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Thread: Negative scanning... professional or home scan?

  1. #1

    Default Negative scanning... professional or home scan?

    hi people... just wondering what do most film users think about -ve scanning at home. I'm quite new to this and didn't do my research. But now some scanners for home use can actually scan negatives!.
    Anyone out there owns such a thingy and can tell me smthing about the resolution, price, quality and some of the issues i should know about -ve scanning at home with these commercial products. (i'm talking abt like say: canon , epson or hp scanner that sort of commercial products)

    Advice appreciated.

  2. #2
    Moderator ortega's Avatar
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    Not for 35mm, if you are serious about your images get yourself a film scanner.

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    Almost all those flatbed scanners that scans negative/positive are having these scanning option as a by-product, which I think is not comparable to lab scans or film only scanners (consumer/prosumer). For hassle free pay a bit more to a pro lab that will adjust to your likings or buy a cheap Minolta DS III/IV to scan yourself, taking up your own time.

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    Moderator ortega's Avatar
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    Some labs actually use consumer flatbed scanners to scan your negs.

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    Quote Originally Posted by Climber
    hi people... just wondering what do most film users think about -ve scanning at home. I'm quite new to this and didn't do my research. But now some scanners for home use can actually scan negatives!.
    Anyone out there owns such a thingy and can tell me smthing about the resolution, price, quality and some of the issues i should know about -ve scanning at home with these commercial products. (i'm talking abt like say: canon , epson or hp scanner that sort of commercial products)

    Advice appreciated.
    Right off the bat..."canon , epson or hp scanner that sort of commercial products" are pretty much a joke without sounding like I am bias and just wanting to bash them in.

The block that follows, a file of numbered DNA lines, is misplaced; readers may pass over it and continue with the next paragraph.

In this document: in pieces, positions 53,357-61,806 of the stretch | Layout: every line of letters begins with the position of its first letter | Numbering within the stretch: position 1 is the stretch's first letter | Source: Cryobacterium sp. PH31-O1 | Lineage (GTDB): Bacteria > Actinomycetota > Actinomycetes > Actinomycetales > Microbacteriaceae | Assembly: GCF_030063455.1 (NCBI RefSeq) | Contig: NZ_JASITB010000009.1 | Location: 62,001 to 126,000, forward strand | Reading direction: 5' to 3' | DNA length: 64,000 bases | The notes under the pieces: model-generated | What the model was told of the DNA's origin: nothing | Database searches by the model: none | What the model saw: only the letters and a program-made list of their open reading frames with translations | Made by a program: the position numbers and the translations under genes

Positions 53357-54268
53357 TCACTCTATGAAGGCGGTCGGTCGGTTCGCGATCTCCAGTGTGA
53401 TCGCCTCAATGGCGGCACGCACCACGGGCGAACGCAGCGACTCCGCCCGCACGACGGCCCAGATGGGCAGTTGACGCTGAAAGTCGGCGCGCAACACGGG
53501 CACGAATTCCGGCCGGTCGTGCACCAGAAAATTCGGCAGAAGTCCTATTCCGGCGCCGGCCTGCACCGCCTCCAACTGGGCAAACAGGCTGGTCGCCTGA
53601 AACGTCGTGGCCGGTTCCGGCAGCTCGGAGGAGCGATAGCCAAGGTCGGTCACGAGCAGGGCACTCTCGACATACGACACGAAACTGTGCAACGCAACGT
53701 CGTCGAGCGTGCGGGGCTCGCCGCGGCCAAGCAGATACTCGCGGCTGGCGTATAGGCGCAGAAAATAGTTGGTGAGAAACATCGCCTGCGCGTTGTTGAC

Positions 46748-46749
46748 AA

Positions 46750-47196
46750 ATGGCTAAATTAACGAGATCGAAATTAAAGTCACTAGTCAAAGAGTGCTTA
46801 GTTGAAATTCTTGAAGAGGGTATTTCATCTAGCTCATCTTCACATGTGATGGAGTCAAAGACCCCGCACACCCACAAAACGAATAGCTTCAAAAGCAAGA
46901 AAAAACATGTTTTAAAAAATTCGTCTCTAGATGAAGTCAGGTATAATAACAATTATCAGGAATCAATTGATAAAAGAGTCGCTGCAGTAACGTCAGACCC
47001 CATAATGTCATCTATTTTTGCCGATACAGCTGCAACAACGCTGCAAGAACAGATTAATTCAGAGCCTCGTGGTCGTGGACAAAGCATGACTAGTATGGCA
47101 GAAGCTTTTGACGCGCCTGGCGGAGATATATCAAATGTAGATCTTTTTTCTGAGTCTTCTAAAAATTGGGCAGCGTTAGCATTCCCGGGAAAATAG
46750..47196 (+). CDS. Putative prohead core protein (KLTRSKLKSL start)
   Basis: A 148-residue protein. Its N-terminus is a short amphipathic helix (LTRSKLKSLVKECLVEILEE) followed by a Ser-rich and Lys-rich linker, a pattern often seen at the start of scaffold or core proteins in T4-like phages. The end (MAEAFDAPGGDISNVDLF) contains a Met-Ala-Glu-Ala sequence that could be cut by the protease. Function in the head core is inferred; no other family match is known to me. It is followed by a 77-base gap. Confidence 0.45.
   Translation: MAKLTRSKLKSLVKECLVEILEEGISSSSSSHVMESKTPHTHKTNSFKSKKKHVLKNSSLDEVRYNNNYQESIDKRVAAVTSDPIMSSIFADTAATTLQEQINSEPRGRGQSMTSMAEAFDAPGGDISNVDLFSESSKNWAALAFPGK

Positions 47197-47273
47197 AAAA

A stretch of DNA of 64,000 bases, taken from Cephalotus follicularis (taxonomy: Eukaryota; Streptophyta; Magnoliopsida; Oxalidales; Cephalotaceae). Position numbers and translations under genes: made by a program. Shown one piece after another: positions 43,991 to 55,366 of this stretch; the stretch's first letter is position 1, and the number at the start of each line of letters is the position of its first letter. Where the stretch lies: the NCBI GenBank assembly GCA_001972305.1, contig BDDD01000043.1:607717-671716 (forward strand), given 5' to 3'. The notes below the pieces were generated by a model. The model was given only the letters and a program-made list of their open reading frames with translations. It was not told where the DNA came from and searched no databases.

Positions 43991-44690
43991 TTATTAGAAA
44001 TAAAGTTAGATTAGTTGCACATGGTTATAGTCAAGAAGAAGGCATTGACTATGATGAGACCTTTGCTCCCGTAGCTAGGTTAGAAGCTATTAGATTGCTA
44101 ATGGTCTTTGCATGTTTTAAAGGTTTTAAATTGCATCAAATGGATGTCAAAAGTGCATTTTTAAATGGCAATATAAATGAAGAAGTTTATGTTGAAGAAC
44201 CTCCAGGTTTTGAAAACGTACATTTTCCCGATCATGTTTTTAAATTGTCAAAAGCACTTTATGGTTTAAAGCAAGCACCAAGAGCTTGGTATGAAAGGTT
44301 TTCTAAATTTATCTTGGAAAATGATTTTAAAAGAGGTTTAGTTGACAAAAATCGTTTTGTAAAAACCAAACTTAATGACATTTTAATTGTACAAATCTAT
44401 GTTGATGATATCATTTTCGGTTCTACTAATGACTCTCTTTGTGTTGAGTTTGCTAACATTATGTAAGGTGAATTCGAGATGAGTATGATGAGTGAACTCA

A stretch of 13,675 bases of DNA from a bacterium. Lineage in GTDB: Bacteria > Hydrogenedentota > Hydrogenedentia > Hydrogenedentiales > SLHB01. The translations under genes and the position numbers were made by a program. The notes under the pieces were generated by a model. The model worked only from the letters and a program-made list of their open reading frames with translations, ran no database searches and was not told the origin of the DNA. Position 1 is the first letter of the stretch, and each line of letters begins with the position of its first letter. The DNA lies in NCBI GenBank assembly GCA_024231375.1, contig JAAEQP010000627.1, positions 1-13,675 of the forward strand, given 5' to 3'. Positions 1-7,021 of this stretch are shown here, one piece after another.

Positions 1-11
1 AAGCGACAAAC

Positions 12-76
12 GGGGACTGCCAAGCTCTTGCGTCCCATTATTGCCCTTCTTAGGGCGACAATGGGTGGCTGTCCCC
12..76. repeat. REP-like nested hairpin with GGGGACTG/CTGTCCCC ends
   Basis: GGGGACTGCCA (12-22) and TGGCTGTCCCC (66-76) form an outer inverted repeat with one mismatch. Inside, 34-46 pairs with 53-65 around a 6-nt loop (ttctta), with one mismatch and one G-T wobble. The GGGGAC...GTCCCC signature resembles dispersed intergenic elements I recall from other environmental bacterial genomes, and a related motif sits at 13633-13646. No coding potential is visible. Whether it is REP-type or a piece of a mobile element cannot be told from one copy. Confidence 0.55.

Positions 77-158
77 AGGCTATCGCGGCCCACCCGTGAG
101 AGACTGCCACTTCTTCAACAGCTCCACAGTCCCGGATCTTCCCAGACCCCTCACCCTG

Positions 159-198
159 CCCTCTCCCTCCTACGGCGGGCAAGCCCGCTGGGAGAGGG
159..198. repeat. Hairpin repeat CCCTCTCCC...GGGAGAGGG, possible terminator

Being someone who have shot film for 90% of my interest in photography as a hobbist and working graphic designer, I have more then experimented and got into being the first to try the hi-tech ways to D.I.Y. My first flat scanner (1994) with that capability to do slide scanning has this special fixture you attached to the scanner to place a 35mm slide. The scanner was a Plustek which is one of the better brand around for good scanners. Problem is slide scanning is still not up to par even for web graphic!! It was blurry and this is not surprising as the typical(cheap) flat bed scanner does not offer (manual) focusing feature which if you start to read stuff from websites is sometime neccesary to let you focus slides that has the slide mounting on it. You have to remember your slide is floating mid-way in a slide mount. So it is focusing on the leading edge of the slide and not mid-way. I tried taking out the slide mount to get it to focus better (Which after much fumbling and getting fingerprint marks on the slide.) which only made it abit better but still abit blurry which I suspect is also due to the fact that it was scanned at a low resolution and then the software use pixel-enhancing algorithm to increase the resolution of the picture. And it still was not good enough for web graphic use!!!. (there are a few reason for poor quality too that makes flat bed scanner not practical.) Suffice to say, I stop using the scanner for that purpose and went back to paying companies to use the traditional barrel scanner with the 4k-8k lines scanner as most pro and designers will use to scan their pictures. After that flat bed of course I have purchase other flat scanners that also have that "ability" and they still fail. Now you noticed I mentioned "typical(cheap) flat bed scanner" earlier so you might be saying maybe with the "not cheap" flat bed scanner then that should solve your problem for a home based use. And yes, you are right there are flat bed scanner that can do that "very high almost pro-quality" scanning. Problem is....do you think spending US$9,000 to US$15,000 is a good reason for doing so. Yes they are that expensive! And of course these type of scanner allows you to adjust focusing to get around those slide mount lah. Example is the Fuji Lanovia, Heidelberg, Creo EverSmart Pro and even Micotek.